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How do you decide if you should sue a customer for non-payment?

Roger Frederick's Profile

suing customers for non-payment


Topic Expert
Wayne Spivak
Title: President & CFO
LinkedIn Profile
(President & CFO, |

ROI. Is the outstanding receivable (in no particular order):

- So egregiousness that after costs, you walk away with a substantial reduction of loss?
- Is the law suit going to be "public", so that other customers understand your position of issuing credit and risks of non-repayment?
- Are you willing to loose the client?
- What clout does that client have in your industry?

And regardless, one should ask:
- What did you do wrong in the first place that caused this situation?

(Senior Manager - Strategic Analysis) |

I have to agree with Wayne, I would add an additional consideration:

-Why are they not paying?
Is it a problem you can help correct (or at least better avoid in the future). If they don't have funds, remember a court can't make a stone bleed anymore than you or I can, and its very expensive to go through the process of watching them try.

Topic Expert
Regis Quirin
Title: Director of Finance
Company: Gibney Anthony & Flaherty LLP
LinkedIn Profile
(Director of Finance, Gibney Anthony & Flaherty LLP) |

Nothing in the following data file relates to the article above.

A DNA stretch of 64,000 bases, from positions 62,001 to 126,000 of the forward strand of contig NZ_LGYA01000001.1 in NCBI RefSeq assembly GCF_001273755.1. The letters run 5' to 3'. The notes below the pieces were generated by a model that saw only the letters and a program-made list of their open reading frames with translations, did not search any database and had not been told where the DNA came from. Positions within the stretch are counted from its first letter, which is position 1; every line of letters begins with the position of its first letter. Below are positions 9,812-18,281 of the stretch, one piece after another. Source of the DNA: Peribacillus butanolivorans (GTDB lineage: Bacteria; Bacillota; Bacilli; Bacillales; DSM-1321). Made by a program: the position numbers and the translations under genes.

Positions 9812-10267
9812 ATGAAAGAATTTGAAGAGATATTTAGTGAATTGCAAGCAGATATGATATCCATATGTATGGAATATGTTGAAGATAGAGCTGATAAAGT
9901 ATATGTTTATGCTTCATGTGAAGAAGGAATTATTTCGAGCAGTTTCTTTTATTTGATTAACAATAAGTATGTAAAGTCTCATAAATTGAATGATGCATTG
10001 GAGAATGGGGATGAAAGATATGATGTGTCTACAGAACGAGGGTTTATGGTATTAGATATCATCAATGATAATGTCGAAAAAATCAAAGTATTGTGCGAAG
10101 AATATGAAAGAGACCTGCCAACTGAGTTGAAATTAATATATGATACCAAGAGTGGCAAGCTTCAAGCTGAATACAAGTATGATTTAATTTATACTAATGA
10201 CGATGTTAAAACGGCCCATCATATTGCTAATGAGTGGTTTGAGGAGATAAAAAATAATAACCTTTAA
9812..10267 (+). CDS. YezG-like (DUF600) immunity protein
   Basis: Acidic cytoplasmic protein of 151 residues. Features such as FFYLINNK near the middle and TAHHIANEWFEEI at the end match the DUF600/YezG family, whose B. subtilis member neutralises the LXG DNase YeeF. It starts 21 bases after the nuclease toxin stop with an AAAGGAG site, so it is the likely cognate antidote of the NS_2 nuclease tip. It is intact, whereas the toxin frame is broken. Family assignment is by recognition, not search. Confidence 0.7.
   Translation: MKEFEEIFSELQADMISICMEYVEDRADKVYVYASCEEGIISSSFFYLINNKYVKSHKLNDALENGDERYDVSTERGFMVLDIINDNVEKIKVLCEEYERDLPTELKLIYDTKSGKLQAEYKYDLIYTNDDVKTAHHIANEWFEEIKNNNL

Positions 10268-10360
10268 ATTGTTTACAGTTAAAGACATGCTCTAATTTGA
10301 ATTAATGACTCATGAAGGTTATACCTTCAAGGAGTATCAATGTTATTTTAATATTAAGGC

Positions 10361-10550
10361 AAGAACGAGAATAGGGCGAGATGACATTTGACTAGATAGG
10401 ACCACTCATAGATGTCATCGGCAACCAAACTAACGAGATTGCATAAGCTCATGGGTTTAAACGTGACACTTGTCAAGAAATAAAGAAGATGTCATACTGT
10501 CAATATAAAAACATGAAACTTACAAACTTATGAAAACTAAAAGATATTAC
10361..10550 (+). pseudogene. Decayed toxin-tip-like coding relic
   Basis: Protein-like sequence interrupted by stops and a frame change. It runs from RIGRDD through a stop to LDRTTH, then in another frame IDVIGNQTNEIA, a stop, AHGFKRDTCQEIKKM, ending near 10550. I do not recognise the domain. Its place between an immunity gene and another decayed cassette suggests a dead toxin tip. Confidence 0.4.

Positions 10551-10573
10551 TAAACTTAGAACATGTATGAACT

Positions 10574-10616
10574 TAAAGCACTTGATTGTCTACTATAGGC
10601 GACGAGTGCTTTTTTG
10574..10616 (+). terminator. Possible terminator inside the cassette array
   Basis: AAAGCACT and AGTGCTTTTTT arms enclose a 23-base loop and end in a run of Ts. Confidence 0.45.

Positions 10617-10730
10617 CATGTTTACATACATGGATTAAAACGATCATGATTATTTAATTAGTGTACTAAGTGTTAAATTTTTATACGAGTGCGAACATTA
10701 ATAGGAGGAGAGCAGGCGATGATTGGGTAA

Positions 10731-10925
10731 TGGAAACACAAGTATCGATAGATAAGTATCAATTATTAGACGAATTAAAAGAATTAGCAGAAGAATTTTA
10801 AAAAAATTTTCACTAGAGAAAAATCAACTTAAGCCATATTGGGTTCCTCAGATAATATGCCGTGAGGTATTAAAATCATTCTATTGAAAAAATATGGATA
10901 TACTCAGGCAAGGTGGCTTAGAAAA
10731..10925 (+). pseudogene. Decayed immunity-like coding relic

I had a client ask me this exact same question. I responded -
"Are your records in order?"
"Do you have clearly established agreements with payment terms signed-off by this customer?"
"Do you enforce these rules or have you historically not followed your own policy?"
Suing is always an option, but if you go down that road - "Are you prepared?"
Alternatively, you may file a suit and the customer knowing they are wrong, may pay up and avoid the legal expense to them. But there is risk in this approach.

Topic Expert
Linda Wright
Title: Consultant
Company: Wright Consulting
(Consultant, Wright Consulting) |

My experience is that a work out is always better than a suit. However, sometimes the threat of a suit is the means to establishing the terms of work out.

Topic Expert
Wayne Spivak
Title: President & CFO
LinkedIn Profile
(President & CFO, |

A law suit, out of the gate is a minimum investment of $10-15K.

I agree, a workout where you, the company eats even 1/2 that amount and you become a winner!

Ray Calabrese
Title: Treasurer
Company: Interim Treasurer
(Treasurer, Interim Treasurer) |

These are all good points and right on the mark. I always solicited help from the sales people, as they have a different relationship with the customer and in many cases was helpful. Before I ever sued anyone for non-payment, my company understood, in detail, what the situation was about and everyone was on the same page.

There are obvious implications, i.e., you're going to lose a customer and there will be some short term bad will and the process could be expensive. However, you reputation as a company is also on the line and you have responsibilities to your shareholders to protect the company.

Topic Expert
Doug Thompson
Title: Director of Revenue
Company: Castlight Health
(Director of Revenue, Castlight Health) |

Hand it over to a collection agency instead. Let the customer know first. You can also tell them you are reporting it to D&B. No cost to you.